Wien, 13. June 2013 Press release

Spindelegger on Turkey: "Freedom of opinion and freedom of assembly and demonstration are the essence of any democracy"

Foreign Minister cautions against effect on EU process; EU could table a relevant negotiation chapter

Vienna, 13 June 2013 – In view of the protests of civil society groups in Turkey that have now lasted for 15 days, Austrian Vice-Chancellor and Foreign Minister Michael Spindelegger expressed his concern about the approach of the Turkish Government: "Turkish security forces have shown a shocking level of intimidation and violence against the demonstrators who are mostly peaceful. The Turkish Government must make every effort to ensure appropriate conduct of security forces, respect for human rights and protection of fundamental and civil rights." Spindelegger also said that the invitation of Turkish politicians to enter into dialogue may have come late but is still indispensable for social peace.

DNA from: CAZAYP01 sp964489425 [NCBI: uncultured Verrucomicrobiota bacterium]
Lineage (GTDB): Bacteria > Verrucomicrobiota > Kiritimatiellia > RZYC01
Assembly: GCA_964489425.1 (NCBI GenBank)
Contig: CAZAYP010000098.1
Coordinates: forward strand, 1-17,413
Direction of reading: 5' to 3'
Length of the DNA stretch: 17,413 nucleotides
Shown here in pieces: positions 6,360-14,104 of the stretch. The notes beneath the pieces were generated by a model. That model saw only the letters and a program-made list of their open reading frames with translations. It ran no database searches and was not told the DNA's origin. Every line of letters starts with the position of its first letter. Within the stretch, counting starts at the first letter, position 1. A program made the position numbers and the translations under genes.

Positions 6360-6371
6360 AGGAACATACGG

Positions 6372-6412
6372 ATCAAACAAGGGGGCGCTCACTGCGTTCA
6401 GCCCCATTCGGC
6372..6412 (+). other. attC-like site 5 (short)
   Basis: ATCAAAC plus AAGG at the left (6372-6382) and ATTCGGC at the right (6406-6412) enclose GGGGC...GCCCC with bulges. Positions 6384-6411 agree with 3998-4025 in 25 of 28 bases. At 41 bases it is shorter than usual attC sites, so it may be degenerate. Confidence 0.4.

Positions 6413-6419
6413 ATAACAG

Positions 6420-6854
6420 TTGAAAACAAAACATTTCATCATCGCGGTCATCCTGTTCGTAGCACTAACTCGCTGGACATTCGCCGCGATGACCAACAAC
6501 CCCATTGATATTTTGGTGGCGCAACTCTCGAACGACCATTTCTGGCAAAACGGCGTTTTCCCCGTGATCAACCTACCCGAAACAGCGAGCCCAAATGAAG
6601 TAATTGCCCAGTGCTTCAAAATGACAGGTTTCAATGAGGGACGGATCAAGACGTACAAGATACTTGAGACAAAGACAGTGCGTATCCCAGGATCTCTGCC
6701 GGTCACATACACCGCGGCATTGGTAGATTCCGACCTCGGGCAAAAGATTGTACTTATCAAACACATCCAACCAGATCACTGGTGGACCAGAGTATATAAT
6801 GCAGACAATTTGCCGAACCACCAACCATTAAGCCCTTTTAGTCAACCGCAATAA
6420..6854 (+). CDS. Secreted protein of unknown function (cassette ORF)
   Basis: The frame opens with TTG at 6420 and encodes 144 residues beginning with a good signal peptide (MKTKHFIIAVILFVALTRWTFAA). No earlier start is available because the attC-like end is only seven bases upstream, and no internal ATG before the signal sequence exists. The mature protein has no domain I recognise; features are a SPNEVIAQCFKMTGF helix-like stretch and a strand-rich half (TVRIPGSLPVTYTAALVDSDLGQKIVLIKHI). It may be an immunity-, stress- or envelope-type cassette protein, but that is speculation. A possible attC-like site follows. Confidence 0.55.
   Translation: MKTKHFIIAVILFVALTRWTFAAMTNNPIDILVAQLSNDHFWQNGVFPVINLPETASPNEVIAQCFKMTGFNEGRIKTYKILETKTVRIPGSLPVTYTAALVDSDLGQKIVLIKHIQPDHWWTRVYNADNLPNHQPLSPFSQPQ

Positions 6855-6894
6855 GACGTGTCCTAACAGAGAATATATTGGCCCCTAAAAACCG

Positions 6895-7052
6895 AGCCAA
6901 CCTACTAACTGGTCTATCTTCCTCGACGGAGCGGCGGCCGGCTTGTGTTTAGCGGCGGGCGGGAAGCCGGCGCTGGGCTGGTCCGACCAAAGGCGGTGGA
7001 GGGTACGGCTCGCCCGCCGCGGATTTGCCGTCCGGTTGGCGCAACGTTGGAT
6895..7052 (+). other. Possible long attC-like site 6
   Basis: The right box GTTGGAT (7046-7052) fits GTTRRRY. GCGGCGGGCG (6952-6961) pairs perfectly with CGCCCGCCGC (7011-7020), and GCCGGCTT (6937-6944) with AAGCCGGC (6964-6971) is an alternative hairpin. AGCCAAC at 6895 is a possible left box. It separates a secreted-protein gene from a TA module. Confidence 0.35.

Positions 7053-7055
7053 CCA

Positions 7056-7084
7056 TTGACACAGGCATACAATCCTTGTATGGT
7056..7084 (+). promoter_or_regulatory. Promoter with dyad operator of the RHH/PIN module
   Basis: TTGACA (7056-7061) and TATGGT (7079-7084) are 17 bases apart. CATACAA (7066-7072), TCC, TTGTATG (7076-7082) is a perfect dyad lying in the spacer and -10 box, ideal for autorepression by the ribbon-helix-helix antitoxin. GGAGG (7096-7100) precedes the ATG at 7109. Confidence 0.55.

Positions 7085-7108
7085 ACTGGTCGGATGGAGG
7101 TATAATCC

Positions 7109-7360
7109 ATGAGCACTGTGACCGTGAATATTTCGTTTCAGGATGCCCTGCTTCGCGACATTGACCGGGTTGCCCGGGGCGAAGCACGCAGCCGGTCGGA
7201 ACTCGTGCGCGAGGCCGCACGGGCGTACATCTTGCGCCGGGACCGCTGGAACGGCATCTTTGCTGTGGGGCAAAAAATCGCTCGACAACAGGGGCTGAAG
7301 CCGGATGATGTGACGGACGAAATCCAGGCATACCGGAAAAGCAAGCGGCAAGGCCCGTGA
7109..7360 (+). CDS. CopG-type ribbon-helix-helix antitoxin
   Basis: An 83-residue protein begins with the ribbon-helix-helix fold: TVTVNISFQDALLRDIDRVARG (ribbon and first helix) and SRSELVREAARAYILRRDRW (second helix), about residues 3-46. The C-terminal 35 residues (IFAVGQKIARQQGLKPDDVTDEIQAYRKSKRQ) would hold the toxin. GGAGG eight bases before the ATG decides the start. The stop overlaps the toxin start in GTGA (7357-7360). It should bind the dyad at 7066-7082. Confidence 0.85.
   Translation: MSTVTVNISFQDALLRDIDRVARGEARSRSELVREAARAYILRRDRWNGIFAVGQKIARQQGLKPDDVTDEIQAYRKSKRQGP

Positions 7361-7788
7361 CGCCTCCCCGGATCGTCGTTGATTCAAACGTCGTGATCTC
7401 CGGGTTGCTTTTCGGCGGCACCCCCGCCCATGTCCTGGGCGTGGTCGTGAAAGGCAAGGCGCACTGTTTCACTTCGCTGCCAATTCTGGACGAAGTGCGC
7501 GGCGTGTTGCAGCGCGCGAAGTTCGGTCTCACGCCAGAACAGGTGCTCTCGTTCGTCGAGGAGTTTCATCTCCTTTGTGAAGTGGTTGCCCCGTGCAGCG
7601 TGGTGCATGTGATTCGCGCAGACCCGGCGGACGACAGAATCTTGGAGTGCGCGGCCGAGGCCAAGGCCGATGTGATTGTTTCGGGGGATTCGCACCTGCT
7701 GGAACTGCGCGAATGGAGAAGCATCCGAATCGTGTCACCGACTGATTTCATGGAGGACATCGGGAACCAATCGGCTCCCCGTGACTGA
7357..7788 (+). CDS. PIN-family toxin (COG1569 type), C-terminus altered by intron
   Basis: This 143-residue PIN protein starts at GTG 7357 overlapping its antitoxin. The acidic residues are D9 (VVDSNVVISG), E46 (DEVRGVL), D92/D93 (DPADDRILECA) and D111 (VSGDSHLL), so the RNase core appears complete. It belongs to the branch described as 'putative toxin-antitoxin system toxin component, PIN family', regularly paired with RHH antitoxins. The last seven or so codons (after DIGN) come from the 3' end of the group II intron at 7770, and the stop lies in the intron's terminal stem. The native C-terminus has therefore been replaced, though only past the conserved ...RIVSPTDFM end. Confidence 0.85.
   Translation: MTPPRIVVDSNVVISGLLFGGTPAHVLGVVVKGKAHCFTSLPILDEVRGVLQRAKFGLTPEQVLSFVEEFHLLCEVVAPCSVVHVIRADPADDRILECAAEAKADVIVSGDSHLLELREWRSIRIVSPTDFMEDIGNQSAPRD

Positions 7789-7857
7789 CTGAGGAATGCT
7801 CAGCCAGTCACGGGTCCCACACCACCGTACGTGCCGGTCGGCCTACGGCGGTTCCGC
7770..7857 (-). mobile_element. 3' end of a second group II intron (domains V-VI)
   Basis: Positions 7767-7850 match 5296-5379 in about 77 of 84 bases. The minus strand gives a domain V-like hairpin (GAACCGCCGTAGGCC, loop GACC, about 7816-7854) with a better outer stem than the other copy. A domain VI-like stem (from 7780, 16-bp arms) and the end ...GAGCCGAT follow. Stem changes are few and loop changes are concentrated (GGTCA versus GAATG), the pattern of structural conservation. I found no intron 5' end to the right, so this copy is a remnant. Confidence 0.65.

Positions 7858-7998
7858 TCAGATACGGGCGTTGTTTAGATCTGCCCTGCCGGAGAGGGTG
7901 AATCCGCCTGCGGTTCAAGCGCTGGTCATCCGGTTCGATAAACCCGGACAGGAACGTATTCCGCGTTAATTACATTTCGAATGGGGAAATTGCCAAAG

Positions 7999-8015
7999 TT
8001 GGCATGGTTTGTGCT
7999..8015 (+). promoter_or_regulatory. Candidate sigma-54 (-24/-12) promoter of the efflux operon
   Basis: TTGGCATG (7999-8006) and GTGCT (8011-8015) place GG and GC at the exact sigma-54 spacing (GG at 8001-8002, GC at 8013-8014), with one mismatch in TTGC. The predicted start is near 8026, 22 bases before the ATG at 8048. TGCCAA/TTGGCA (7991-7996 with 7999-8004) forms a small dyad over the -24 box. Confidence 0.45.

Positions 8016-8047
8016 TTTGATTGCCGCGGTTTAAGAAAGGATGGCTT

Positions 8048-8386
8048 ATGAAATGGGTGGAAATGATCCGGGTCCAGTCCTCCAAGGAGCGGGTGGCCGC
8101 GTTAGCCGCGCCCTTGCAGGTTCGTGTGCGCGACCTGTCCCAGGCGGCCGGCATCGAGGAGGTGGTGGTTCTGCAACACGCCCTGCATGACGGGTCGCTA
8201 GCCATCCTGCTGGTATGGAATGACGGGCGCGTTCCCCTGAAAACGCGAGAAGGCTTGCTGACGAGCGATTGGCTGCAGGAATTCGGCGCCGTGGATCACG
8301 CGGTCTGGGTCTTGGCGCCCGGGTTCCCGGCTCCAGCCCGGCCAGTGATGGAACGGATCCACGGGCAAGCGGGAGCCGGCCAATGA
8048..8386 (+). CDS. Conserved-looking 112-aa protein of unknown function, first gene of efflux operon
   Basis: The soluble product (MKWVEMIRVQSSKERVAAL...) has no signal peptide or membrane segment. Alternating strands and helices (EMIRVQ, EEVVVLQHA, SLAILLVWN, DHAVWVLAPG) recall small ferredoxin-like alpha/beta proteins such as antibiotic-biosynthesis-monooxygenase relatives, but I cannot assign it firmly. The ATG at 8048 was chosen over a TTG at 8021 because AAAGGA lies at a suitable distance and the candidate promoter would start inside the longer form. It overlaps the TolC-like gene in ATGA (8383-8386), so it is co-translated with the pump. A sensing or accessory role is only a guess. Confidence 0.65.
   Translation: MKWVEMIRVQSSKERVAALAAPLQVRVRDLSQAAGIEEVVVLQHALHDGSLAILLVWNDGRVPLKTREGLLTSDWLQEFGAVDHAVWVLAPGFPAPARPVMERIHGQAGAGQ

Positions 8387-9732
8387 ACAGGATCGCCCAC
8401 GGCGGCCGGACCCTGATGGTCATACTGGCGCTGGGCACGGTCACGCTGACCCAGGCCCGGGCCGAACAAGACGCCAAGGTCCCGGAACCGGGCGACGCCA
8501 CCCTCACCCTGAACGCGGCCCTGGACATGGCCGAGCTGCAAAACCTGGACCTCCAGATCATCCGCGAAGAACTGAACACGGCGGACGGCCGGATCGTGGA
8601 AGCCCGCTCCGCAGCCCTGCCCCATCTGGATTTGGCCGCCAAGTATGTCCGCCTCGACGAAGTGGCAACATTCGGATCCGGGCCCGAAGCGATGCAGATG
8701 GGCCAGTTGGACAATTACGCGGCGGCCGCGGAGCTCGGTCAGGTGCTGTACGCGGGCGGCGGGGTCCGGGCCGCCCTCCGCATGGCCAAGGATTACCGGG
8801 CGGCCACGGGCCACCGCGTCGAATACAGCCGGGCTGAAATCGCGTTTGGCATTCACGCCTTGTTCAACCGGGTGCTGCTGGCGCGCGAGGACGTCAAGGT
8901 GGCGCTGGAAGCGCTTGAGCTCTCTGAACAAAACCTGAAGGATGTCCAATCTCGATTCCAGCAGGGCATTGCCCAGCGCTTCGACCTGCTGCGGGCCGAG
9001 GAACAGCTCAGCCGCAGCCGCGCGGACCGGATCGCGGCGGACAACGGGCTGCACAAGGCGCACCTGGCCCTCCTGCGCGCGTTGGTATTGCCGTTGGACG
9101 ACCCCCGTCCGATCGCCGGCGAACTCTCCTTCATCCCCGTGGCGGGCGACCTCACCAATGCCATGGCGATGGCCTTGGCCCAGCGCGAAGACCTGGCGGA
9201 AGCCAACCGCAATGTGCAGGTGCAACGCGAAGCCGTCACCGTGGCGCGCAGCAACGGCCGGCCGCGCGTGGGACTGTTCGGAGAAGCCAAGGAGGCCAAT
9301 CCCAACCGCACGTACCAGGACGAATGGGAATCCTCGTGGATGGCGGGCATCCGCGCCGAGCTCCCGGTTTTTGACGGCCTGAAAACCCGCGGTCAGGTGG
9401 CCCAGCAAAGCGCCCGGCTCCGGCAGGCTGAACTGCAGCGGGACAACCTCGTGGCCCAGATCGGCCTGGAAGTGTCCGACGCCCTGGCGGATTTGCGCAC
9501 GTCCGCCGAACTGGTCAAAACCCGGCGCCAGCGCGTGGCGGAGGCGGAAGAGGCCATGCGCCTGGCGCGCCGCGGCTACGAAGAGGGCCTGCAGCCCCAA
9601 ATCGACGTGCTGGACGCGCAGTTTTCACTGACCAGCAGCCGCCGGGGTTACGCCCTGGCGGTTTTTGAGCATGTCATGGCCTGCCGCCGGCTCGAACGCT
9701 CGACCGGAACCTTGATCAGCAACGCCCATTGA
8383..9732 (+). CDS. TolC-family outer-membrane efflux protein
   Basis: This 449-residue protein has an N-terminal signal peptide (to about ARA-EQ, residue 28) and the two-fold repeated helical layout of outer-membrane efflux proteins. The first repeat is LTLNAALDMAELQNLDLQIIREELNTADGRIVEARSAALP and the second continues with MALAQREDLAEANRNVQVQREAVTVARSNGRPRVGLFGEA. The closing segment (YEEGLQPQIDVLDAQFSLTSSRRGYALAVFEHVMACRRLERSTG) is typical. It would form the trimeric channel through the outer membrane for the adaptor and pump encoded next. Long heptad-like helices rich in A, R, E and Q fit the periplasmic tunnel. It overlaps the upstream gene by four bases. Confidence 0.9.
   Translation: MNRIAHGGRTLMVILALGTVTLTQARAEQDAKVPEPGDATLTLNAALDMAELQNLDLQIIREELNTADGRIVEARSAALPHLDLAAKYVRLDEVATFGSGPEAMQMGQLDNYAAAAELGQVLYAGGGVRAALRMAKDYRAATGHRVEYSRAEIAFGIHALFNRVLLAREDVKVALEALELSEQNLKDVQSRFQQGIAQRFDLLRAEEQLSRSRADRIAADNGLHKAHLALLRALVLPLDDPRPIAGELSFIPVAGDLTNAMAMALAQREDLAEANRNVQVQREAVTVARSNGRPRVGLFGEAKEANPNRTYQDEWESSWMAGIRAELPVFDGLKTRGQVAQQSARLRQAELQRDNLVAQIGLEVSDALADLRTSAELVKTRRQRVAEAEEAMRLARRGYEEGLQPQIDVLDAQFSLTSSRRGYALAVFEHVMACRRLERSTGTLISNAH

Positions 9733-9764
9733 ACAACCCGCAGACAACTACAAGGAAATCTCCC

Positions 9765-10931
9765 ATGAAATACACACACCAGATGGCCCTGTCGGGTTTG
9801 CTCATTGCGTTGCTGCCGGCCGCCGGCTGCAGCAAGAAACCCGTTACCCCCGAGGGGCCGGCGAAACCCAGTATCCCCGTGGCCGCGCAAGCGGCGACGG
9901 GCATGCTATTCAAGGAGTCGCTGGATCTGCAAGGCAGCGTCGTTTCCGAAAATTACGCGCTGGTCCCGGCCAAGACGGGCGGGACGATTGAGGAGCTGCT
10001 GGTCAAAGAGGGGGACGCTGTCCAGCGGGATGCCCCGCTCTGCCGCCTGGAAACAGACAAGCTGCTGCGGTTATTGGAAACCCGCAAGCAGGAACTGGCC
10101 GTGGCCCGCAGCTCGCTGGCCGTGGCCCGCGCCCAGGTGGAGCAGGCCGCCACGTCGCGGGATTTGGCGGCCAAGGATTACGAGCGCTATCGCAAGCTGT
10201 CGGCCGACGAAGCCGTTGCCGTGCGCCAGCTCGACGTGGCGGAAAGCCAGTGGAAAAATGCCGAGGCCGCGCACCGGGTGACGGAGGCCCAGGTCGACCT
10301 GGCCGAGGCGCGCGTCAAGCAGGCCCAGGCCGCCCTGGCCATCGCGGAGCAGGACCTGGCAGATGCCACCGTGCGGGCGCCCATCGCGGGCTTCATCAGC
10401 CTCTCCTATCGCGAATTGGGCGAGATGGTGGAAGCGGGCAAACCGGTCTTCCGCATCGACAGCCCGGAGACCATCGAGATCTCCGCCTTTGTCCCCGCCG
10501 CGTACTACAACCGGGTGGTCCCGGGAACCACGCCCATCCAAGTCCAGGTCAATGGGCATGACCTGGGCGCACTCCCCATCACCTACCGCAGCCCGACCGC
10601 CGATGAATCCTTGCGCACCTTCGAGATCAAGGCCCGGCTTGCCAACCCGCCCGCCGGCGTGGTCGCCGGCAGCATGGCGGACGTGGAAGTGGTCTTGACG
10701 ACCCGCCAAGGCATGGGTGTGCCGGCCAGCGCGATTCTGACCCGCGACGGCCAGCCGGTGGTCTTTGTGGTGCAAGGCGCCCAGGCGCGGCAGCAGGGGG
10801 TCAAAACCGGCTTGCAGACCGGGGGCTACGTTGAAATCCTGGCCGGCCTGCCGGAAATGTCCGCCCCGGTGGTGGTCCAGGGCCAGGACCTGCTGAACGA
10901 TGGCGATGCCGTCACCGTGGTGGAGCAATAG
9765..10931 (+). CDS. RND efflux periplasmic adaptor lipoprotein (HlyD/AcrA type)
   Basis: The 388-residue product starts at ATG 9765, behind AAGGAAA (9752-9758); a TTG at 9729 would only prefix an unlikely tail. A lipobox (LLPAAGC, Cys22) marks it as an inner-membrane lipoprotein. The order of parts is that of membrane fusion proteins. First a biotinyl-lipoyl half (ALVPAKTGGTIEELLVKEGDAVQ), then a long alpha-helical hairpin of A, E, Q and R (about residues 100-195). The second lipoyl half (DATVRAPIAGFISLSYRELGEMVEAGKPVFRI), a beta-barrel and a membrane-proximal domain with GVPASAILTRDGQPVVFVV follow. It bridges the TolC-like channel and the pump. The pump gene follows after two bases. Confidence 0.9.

Spindelegger also cautioned against criminalising the protests simply because a minority of the protesters were rioters. "Austria and the EU condemn any form of violence – violence on the part of the protesters included. The allegations made by Turkish politicians recently, however, that the protesters were agitators or even terrorists, are not conducive to de-escalation and represent yet another blow against the respect of freedom of expression." The Foreign Minister also expressed his concern about the public announcements that the Internet and above all social media would be limited or subjected to stricter controls.

Spindelegger said that the next few days and the government's response would be decisive for the negotiations between Turkey and the EU. "The EU must take a clear stance and make Ankara understand that protection of the fundamental human rights is a core element of the European community of values and a necessary prerequisite for Turkey's rapprochement to the EU", the Foreign Minister said. Instead of blocking negotiation chapters, the EU should consider opening the relevant chapter 23 on "Judiciary and Fundamental Rights". "By opening this chapter the EU could address painful subjects and put the issue officially on the negotiating table", Spindelegger concluded.

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